And just a reminder that 72% of global Greenhouse Gas emissions are related to household consumption. whilst the rest stem from Government and investments. Household / personal carbon budgets are a major part of the climate jigsaw.
A personal carbon budget for life is likely to include
- Personal and household carbon investments (eg. a heat pump, home insulation, a bicycle, device for internet use, home maintenance etc)
- Lifestyle carbon footprints (eg. food, heating, clothing, shopping, travel etc)
My first question to Kevin would be how would a A Personal Annual Carbon Budget capture both personal /household carbon investments and lifestyle carbon footprints?
Let’s look at the current situation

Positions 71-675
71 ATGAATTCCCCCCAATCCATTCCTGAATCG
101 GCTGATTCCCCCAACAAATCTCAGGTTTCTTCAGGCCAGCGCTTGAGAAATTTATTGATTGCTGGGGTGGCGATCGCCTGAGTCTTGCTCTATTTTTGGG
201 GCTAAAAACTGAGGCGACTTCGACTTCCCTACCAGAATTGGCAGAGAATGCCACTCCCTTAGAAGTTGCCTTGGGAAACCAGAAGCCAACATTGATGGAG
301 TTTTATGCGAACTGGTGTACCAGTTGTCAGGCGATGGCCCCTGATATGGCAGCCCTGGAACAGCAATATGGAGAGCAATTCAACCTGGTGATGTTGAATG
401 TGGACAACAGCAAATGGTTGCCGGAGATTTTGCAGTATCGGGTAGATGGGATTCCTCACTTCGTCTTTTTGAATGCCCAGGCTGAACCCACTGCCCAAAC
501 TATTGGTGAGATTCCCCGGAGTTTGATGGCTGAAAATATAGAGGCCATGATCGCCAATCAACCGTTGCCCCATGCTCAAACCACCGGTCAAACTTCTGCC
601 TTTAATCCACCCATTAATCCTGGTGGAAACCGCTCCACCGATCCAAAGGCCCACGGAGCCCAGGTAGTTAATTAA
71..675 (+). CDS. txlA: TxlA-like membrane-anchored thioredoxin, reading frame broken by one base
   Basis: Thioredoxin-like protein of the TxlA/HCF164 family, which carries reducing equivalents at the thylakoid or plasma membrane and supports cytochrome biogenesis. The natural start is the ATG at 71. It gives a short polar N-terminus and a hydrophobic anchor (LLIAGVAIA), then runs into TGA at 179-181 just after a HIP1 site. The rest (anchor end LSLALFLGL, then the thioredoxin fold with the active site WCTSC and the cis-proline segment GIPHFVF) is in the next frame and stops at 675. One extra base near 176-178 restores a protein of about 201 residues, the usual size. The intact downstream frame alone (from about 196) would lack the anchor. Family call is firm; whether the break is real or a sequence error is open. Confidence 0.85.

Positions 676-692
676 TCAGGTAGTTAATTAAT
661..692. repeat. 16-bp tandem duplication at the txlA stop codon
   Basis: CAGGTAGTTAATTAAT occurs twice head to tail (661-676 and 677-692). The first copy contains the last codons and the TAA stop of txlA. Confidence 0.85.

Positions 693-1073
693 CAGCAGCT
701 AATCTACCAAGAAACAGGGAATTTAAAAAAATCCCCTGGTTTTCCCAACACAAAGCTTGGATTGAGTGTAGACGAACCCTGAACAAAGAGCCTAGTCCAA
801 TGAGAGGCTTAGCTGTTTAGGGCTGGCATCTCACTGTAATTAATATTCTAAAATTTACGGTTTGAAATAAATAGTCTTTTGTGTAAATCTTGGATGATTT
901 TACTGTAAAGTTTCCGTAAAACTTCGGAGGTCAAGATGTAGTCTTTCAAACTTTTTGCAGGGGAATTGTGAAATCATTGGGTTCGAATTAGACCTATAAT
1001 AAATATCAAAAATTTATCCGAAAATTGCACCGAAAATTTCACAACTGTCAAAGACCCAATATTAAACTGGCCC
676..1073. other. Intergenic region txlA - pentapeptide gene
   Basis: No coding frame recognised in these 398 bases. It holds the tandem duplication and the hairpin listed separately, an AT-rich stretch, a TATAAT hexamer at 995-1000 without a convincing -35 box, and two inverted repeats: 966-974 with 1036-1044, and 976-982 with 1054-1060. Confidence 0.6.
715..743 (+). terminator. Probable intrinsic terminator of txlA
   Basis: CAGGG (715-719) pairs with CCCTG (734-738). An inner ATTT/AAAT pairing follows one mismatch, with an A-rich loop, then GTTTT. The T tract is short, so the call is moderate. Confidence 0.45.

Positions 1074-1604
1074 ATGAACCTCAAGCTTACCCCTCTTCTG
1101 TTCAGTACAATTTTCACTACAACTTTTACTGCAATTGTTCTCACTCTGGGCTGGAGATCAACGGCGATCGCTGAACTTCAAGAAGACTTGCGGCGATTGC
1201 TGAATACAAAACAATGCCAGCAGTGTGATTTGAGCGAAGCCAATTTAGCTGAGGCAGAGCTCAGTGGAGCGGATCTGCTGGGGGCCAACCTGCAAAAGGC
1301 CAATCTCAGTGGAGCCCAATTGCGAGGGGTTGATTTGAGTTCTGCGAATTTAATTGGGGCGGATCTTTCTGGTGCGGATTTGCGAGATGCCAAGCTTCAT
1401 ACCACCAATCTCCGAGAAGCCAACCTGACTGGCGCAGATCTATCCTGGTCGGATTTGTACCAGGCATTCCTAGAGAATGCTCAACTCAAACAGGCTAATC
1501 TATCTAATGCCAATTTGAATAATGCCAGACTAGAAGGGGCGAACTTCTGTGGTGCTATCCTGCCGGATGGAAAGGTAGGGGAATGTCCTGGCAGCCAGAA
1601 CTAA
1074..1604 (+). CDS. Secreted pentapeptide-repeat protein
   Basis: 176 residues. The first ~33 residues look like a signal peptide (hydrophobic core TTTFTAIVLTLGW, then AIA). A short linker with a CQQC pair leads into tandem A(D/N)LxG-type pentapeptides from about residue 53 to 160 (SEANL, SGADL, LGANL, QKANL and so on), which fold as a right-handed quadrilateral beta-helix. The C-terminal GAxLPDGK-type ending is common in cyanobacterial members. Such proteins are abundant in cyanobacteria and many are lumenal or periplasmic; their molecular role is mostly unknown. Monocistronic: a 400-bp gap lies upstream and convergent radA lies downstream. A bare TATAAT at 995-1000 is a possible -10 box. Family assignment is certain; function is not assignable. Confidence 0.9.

At the moment we have a free-for-all. Whoever has spare cash is blowing through our shared global carbon budget with wild abandon. And meanwhile we are not preparing the infrastructure needed to make a good life on net carbon zero. We could easily blast through our 1.5C carbon budget on mindless consumerism and still not have prepared for a net carbon zero world. Without an established Personal Carbon Budget for Life there is little incentive to use our carbon budget wisely. And prioritise de-carbonised heating, cooling and hot water investments. The status quo is not working.
Why are citizens not living within sustainable personal carbon budgets?
There has been a failure by the climate community to commit to a lifetime per person carbon budget. I covered this in my End of Year Review